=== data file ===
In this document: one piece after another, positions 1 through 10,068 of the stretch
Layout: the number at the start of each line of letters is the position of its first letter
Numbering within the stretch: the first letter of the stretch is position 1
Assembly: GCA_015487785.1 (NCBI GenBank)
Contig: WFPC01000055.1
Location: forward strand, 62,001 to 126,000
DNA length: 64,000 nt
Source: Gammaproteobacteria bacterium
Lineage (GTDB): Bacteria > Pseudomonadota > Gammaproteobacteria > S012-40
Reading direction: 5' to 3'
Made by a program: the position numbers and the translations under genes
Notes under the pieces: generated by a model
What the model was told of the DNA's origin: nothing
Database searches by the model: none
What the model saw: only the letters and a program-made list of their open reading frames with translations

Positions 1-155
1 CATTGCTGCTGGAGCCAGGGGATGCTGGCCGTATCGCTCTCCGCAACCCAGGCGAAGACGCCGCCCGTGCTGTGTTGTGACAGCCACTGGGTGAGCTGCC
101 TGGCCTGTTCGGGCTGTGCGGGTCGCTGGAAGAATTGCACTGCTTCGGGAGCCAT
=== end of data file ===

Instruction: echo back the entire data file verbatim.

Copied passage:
In this document: one piece after another, positions 1 through 10,068 of the stretch
Layout: the number at the start of each line of letters is the position of its first letter
Numbering within the stretch: the first letter of the stretch is position 1
Assembly: GCA_015487785.1 (NCBI GenBank)
Contig: WFPC01000055.1
Location: forward strand, 62,001 to 126,000
DNA length: 64,000 nt
Source: Gammaproteobacteria bacterium
Lineage (GTDB): Bacteria > Pseudomonadota > Gammaproteobacteria > S012-40
Reading direction: 5' to 3'
Made by a program: the position numbers and the translations under genes
Notes under the pieces: generated by a model
What the model was told of the DNA's origin: nothing
Database searches by the model: none
What the model saw: only the letters and a program-made list of their open reading frames with translations

Positions 1-155
1 CATTGCTGCTGGAGCCAGGGGATGCTGGCCGTATCGCTCTCCGCAACCCAGGCGAAGACGCCGCCCGTGCTGTGTTGTGACAGCCACTGGGTGAGCTGCC
101 TGGCCTGTTCGGGCTGTGCGGGTCGCTGGAAGAATTGCACTGCTTCGGGAGCCAT